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Sources and Studies on the History of Homeopathic Medicine (Volume 8)

Katrin Schreiber, Samuel Hahnemann in Leipzig. Supporters, opponents and patients: The social network of homoeopathy between 1811 and 1821.
K.F. Haug Verlag: Heidelberg 2002.
ISBN 3-8304-7163-7

In her socio-historical work, Kathrin Schreiber investigates Samuel Hahnemann's period of living and working in Leipzig between 1811 and 1821. At that time, Leipzig was already an important university and trading city, in which the founder of homoeopathy, who had previously changed his place of residence and work on a regular basis, spent a relatively long period of his life.
The extraordinary significance of Leipzig for the further propagation of homoeopathy has frequently been commented upon, by both contemporary and later homoeopathic researchers. Schreiber has now tackled this theory critically for the first time. Accordingly, she has sought to answer the question of whether the foundation stone for the continued existence and further propagation of this method of treatment was laid there and, if so, which factors, people and constellations can be identified as being responsible for its development beyond 1821. At the core of her research are the people involved, along with their conflicts, although Hahnemann's patients are paid special attention.
As her sources, Schreiber primarily used sources close to homoeopathy, such as letters and publications written by Hahnemann and also his patient journals. She also used documents critical to homoeopathy, along with texts showing the position taken by the ruling classes towards homoeopathy. However, there are only very few of these available to answer the question pursued in this work. For source analysis, Schreiber used both qualitative and quantitative methods. Due to the lack of sources, some aspects could only be assessed as examples.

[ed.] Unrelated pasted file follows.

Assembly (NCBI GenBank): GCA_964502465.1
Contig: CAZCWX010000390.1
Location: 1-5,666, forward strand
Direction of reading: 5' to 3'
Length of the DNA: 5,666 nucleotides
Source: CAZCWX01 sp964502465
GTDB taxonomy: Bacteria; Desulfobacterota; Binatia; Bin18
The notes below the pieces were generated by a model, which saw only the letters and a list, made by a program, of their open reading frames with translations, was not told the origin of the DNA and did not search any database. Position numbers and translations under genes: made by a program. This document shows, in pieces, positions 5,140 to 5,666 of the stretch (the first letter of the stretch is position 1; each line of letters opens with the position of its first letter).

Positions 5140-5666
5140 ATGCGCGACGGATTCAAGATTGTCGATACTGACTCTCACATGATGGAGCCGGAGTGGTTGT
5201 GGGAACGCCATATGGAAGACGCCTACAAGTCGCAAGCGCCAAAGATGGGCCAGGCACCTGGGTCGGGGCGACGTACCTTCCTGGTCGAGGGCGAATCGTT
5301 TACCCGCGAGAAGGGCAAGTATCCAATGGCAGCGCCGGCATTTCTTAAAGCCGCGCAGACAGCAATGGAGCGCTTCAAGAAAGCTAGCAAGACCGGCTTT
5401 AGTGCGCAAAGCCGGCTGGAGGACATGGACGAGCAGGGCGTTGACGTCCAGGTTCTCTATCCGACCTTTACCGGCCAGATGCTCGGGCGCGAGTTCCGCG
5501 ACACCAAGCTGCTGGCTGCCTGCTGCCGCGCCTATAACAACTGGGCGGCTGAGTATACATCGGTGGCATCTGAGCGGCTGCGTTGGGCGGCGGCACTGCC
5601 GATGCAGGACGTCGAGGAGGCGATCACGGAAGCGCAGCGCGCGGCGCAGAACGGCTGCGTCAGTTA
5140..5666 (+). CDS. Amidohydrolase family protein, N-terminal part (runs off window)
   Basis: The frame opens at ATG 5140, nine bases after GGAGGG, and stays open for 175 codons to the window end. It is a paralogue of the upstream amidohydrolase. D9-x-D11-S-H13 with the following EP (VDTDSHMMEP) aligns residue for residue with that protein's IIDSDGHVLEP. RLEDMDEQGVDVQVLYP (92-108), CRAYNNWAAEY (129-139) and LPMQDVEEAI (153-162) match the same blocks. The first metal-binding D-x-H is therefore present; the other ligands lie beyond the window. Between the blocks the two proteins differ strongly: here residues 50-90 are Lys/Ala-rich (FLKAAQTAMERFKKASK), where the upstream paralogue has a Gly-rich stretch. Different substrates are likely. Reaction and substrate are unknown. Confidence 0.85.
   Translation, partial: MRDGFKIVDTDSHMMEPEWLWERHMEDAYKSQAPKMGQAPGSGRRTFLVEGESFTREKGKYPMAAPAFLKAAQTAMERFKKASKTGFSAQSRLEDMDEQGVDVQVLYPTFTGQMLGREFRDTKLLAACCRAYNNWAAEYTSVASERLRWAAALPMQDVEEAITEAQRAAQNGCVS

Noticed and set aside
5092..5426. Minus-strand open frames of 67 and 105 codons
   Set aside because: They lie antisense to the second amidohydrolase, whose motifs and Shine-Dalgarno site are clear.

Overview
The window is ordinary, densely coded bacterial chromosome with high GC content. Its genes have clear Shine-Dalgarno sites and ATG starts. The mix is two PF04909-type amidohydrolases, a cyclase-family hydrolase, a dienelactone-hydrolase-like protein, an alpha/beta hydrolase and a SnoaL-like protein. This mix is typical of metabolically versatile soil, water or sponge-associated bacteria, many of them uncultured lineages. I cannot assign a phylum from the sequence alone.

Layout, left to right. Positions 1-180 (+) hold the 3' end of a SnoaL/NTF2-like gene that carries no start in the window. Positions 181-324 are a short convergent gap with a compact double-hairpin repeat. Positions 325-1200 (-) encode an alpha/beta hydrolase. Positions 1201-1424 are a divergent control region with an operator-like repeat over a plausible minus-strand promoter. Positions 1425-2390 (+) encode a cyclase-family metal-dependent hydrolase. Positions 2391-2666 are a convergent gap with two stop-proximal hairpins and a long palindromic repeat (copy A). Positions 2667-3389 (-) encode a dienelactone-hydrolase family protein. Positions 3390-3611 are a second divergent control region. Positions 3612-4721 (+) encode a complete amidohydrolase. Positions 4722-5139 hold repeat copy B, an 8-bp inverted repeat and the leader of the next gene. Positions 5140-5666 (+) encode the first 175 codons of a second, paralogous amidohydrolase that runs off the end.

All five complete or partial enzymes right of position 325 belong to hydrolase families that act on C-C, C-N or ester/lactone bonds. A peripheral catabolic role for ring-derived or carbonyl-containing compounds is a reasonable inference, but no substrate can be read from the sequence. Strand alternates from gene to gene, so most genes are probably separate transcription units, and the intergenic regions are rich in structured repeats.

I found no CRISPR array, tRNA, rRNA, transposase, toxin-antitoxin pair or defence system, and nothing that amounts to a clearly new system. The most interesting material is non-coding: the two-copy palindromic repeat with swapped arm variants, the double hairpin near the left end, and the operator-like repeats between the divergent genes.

Schreiber structured the responses to her research questions into four topic blocks, with a dedicated chapter for each. Firstly, as part of a brief overview, she talks of Hahnemann's scientific and therapeutic work in Leipzig. During his period there, he taught at the university for several years, published works on a frequent basis and also carried out comprehensive experiments with medicines. With regard to his daily practice, it can be seen that, in its early phase, homoeopathy was not a rigid, clearly fixed system of healing. At that time, Hahnemann was still keen to experiment and also borrowed from other medical systems.
Schreiber then deals with the question of the supporters of homoeopathy. At first, these were mainly recruited from amongst Hahnemann's medical students. Even if, in numerical terms, this was a small group, its members were of enormous significance in the further propagation of homoeopathy, as they were its most avid supporters. Ever more trained doctors turned to homoeopathy, as they were open to new paths in medicine and/or had treated their patients successful with this method of healing. Although they were comparatively few in number, they formed a key link to established medicine and thus helped homoeopathy to a certain amount of renown, giving it weight in the eyes of the authorities and the medical community as a whole. However, the most important group of homoeopathy's supporters were the patients. It is their great demand that has helped this method of treatment to survive. Even in this early phase of homoeopathic history, the beginnings of a lay homoeopathic movement were appearing and reached its high point in the last third of the 19th century, with several of tens of thousands of members organised in associations. Overall, when looking at the supporters, it becomes clear that the Leipzig years were certainly a period which set the direction homoeopathy was to take. This can be seen not only in the structure of its supporters, but also in the change in the level of its awareness. At the start of Hahnemann's stay in the university city, his method of treatment was more or less unknown. By the time he left, the number of supporters and users had risen into the thousands. Accordingly, even in this early phase, homoeopathy was far from being a fringe medicine.